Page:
You are probably already familiar with breathalyzer tests, which law enforcement uses to determine a person’s blood alcohol concentration (BAC). According to MedlinePlus, blood alcohol testing also determines BAC, and these tests are often considered more accurate.
Understanding how and why law enforcement uses these tests ensures you are aware of your rights. Here are a few key points to keep in mind.
The breathalyzer is usually the first test administered when law enforcement suspects a person is driving under the influence. You can request a blood alcohol test instead if you prefer it to the breathalyzer. Law enforcement can also require one to follow up the breathalyzer or request a blood alcohol test if you refuse the breathalyzer.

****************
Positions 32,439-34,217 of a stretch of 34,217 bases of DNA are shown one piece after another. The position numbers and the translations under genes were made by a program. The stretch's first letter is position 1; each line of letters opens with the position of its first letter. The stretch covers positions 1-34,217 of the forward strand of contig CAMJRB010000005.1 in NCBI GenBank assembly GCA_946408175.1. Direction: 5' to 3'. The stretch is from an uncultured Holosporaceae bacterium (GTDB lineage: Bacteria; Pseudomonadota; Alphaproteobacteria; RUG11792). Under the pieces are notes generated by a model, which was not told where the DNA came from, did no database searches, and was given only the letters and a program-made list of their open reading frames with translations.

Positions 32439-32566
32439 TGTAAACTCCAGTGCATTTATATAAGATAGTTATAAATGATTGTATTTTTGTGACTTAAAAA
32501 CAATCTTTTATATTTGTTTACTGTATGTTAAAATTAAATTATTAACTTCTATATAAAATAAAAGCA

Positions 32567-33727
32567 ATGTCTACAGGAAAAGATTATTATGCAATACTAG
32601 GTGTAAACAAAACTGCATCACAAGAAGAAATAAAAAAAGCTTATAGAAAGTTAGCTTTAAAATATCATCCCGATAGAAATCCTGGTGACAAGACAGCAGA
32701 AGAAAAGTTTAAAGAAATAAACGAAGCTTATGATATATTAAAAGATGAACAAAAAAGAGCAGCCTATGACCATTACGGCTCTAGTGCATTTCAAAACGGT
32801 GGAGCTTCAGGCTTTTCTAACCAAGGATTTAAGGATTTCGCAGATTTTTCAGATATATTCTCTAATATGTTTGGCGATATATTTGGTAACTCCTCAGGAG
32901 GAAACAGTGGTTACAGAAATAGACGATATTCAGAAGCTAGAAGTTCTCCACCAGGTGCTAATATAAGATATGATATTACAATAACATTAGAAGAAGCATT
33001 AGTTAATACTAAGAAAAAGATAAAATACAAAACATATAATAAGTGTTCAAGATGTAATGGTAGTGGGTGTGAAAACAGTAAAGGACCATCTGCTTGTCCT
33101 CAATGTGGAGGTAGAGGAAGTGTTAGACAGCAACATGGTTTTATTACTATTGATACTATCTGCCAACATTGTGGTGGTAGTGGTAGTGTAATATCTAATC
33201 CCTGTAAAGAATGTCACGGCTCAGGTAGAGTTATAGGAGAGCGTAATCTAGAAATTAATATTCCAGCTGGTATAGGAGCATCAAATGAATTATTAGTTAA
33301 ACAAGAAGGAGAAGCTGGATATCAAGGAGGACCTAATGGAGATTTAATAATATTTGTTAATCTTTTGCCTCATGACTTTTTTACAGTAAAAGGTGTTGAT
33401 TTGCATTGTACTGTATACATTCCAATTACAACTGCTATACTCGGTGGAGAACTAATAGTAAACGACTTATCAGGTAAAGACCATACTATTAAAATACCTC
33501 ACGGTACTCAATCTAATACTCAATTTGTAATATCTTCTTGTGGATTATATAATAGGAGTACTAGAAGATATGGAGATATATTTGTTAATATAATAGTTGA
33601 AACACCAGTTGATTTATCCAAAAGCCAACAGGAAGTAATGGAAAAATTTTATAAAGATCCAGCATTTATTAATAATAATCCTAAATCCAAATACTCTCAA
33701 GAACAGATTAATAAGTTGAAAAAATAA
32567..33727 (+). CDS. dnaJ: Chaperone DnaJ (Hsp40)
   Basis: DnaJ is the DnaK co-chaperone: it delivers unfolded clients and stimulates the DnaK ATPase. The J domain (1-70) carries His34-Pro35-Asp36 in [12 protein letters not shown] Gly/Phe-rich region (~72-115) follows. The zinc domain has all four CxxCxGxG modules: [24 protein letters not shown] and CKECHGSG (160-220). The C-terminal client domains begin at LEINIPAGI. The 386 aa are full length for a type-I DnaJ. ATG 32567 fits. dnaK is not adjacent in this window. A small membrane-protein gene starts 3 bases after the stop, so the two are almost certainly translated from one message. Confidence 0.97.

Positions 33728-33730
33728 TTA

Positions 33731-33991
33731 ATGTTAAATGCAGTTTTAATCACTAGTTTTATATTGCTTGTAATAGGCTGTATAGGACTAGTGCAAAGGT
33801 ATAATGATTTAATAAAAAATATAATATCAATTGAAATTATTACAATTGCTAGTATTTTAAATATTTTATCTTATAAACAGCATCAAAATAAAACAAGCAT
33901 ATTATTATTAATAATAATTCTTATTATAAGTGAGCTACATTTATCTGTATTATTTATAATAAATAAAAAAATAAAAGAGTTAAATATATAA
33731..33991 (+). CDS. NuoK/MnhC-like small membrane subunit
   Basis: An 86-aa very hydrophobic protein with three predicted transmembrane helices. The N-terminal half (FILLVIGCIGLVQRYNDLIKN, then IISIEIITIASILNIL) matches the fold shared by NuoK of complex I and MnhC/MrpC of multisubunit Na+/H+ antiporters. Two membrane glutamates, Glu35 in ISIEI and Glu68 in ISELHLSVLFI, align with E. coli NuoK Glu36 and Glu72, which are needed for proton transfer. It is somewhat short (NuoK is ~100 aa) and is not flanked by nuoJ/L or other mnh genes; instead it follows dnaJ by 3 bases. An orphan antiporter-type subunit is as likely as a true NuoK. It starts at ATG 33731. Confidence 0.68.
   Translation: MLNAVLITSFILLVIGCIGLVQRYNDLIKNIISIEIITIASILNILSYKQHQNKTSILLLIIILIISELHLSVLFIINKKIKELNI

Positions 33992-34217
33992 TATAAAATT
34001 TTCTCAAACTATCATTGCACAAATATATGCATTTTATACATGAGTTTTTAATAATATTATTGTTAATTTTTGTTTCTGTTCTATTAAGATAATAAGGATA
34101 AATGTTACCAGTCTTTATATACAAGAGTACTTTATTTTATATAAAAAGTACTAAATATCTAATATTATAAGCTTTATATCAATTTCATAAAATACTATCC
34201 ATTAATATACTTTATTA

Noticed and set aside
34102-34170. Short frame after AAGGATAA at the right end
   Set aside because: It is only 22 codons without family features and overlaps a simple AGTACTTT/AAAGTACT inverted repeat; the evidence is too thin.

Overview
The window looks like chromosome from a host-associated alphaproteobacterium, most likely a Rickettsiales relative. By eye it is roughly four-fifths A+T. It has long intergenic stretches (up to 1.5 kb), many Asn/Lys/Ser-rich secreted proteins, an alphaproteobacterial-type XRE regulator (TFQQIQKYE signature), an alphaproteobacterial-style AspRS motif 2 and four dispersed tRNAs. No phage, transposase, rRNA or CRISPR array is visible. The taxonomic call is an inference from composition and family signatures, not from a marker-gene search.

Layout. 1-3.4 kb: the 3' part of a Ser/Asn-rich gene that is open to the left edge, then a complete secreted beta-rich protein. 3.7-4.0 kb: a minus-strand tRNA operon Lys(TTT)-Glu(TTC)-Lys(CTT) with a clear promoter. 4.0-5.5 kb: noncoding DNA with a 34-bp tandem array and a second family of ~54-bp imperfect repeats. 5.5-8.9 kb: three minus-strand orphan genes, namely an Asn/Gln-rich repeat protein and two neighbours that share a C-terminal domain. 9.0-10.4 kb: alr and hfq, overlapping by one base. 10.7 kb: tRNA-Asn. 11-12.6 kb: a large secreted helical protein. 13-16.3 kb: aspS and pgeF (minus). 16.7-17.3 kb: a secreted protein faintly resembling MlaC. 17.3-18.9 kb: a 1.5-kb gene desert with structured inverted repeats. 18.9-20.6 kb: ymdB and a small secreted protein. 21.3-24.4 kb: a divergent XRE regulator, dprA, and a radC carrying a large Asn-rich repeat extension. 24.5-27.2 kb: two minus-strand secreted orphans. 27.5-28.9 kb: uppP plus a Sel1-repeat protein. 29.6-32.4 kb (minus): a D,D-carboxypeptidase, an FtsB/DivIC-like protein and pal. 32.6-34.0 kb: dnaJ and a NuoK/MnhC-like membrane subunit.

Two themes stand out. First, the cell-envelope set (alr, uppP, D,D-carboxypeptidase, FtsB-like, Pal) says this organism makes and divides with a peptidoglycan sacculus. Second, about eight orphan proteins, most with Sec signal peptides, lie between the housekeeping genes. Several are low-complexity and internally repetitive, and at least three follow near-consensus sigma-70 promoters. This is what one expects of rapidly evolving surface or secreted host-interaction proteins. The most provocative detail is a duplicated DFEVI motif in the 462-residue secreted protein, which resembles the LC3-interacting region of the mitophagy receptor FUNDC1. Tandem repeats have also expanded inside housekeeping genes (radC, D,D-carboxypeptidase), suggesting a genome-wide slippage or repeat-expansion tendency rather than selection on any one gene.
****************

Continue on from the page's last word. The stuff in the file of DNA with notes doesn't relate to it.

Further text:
A health care worker will draw a small amount of blood from your arm using a needle, which is then taken and tested to assess BAC. It is similar to other types of blood tests and is usually completed within five minutes or less. While there is a light pinch, most people do not experience significant discomfort.
A person with no alcohol in their system should measure a 0.0% BAC. As for the legal limit, drivers measuring .08% or higher can receive DWI. Significant inebriation occurs between .08% and .40%, including tiredness, problems walking, and slurred speech. Having a BAC higher than .40% incurs a risk of illness or even death due to alcohol poisoning.
The longer you wait to administer a test, the more its accuracy diminishes. For example, if law enforcement conducts a test from six to 12 hours after your last drink, it will affect the results.